Uber isn't a Bank (Sadly)

“That’ll be $12”, the bearded hipster said.

“Twelve dollars for two coffees?" I said. “That can’t be right.”

But it was right. Some cold brew iced coffee actually more expensive than espresso because blah blah I wasn’t listening because I was too annoyed at having to listen to the explanation and what that meant about me as someone who entertaining (and who did) buy it.

Ordinarily, I wouldn’t have even listened to how much my designer coffee was costing. I'd blindly tap and scroll my phone. But I’ve been working on my relationship, or lack of attachment, to money, lately. 

Morrissey the Dog agrees: $12 is nuts.

Morrissey the Dog agrees: $12 is nuts.

"I’m feeling anxious", I told a friend recently.

"I’ve got lots of expensive things coming up and I can’t save to save myself. Every time I get money, I want to give it away or spend it on something. It’s like I can’t hold onto it", I rambled to her.

She told me she’d be my money sponsor. "You’re going to fill in a spreadsheet every day", she said to me, like an addict who knows the first step is admitting you have a problem. "You’re going to keep all your receipts, and, at the end of the day, tally how much you’ve spent each day."

A few days later, dutifully, smugly, I filled out her spreadsheet.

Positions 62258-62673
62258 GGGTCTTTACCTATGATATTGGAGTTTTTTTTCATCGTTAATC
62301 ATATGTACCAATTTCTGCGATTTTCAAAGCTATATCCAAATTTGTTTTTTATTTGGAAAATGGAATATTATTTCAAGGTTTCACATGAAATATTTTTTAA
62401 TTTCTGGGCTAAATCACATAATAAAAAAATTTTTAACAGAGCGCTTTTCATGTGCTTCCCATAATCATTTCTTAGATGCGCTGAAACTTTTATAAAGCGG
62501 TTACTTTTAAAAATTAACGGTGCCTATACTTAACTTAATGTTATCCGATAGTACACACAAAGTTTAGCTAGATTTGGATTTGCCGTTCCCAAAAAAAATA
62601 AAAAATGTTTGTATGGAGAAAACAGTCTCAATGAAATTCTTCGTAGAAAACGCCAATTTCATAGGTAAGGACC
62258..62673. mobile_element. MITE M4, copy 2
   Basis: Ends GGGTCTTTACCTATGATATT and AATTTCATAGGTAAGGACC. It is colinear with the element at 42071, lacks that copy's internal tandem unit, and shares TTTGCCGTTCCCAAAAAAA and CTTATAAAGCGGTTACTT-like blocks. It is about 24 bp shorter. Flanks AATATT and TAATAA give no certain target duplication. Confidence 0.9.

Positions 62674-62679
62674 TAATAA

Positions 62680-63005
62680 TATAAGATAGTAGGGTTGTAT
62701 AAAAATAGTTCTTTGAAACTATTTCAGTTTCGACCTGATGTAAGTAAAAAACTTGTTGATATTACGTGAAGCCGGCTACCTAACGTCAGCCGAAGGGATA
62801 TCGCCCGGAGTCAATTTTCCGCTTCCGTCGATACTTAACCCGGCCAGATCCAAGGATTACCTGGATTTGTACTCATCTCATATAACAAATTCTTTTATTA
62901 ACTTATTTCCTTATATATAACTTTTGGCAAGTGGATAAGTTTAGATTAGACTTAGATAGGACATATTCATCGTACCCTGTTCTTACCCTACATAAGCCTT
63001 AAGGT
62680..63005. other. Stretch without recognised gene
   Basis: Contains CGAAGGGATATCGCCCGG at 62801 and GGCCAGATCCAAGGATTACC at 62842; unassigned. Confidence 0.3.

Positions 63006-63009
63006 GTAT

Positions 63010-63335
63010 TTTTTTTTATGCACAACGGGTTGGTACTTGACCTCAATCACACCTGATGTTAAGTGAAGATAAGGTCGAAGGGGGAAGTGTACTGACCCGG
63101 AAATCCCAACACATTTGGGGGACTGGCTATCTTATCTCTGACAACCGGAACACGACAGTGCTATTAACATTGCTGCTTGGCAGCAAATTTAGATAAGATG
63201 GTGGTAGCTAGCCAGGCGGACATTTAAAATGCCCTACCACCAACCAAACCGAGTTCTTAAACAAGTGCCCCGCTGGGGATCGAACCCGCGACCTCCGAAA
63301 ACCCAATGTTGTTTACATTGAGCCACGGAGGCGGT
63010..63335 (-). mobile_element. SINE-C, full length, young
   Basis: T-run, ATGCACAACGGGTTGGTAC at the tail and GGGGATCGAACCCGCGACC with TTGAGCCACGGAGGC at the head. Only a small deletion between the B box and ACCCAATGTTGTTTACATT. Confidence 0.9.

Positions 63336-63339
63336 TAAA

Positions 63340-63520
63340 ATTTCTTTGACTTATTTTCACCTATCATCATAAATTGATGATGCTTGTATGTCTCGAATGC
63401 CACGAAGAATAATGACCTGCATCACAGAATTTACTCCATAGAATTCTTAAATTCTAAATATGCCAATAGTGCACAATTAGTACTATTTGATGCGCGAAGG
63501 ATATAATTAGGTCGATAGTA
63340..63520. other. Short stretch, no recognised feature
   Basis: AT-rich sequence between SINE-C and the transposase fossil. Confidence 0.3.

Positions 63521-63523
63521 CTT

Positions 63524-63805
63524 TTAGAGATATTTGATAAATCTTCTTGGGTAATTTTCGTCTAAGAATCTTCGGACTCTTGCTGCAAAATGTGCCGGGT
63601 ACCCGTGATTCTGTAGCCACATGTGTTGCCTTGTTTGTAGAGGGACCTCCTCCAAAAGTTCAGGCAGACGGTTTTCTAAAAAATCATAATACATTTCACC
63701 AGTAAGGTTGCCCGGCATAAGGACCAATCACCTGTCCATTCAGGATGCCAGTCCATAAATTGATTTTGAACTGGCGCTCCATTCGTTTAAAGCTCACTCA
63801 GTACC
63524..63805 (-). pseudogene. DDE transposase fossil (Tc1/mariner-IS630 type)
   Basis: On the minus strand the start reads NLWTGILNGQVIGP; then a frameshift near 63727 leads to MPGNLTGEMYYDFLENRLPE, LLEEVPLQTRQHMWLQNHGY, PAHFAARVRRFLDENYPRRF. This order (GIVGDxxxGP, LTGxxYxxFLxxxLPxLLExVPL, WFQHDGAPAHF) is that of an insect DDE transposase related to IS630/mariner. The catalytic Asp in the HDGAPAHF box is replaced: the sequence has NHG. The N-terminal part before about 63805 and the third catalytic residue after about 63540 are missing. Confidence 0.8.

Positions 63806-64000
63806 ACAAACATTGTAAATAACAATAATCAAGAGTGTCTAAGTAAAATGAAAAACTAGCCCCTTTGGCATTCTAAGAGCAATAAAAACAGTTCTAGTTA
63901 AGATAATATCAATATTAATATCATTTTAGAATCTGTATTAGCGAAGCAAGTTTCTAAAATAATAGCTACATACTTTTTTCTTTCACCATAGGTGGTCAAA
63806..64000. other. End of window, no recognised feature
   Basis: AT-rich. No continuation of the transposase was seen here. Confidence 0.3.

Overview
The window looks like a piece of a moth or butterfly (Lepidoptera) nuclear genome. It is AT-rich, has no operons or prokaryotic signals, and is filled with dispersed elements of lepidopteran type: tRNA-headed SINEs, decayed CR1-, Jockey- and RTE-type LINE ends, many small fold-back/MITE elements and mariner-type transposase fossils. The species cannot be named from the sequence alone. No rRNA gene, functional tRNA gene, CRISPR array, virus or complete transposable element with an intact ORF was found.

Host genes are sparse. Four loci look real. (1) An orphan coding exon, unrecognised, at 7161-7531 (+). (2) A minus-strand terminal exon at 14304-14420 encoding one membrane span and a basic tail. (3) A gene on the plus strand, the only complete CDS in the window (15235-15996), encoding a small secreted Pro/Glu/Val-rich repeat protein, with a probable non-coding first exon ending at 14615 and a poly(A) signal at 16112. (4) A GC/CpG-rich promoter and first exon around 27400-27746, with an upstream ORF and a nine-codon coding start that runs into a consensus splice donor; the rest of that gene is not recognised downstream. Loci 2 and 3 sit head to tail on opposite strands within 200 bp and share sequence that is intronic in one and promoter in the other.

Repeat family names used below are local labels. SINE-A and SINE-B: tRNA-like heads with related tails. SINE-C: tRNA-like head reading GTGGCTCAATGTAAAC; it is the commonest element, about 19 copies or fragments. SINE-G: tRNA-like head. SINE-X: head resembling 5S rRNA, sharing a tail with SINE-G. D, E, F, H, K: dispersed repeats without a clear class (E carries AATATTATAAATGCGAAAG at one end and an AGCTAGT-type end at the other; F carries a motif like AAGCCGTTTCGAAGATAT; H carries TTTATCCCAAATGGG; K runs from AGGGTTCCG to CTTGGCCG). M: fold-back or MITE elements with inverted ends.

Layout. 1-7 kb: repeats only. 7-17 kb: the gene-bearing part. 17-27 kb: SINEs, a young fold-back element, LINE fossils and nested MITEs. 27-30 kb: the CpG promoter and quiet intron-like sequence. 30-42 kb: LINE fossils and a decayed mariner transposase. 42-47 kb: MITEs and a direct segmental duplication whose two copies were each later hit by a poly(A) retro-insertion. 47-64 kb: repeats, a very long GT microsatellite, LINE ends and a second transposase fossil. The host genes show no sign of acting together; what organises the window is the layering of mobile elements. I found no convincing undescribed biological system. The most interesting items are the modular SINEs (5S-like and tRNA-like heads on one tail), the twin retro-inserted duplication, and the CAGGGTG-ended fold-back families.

Day One: $600. Day Two: $150. Day Three: $8.50.

"That can’t be right", I thought. "How the hell did I spend $600 in one day?"

Sucked into an Internet Banking loop of last years bank statements, I discovered my greatest weakness. It wasn’t fancy shoes or designer coffee.

It was UBERS. Twice most days, every day for most weeks.

"Fucking jesus", I whispered to myself.

Last year, keeping tabs on my outgoings wasn’t really my #1 priority.

Happiness Concierge went from a fun little project into a business with customers, which meant money started coming in - but I hadn’t switched mentally from ‘awesome hobby’ to ‘actual business’ in my head, or my bank balance.

Truth is, I was still in shock that people wanted to pay me to do something I exploded with excitement to do every day.

It felt like I should have to suffer for it, like I'd done for years, getting underpaid and overworking myself. As a mentor said to me recently when I said how Happiness Concierge was going - and growing - she said "Rach, money doesn't have to be hard, you know."

But I figured, as long as I was moving forward, that ‘one day’ I’d get my shit together and organise my inability to save for a mortgage.

In Sydney this week I tried exercising restraint to see what would happen if I made more time for living frugally.

I public transported my ass around Sydney and stared lustfully at the Ubers that passed me. And I was sitting on bus en route to a meeting when a girlfriend called.

‘I just saw you’re off to Singapore!, she exclaimed. ‘You’re killing it!’

I munched on my complimentary bread that came with the takeaway salad I had with me. ‘Mmm’, I said. 

"I’m actually eating my packed lunch on a bus", I told her. "I’ve been spending four times the amount of cash on Ubers than going to the gym last year so I figured I better get my shit together."

"Duuuuude’, she said. "I used Ubers as my excuse to to run late all of last year."

"God listen to us’, I said. "How middle class is this conversation." 

"Mnyeah", she said. "But at least we’re not boring".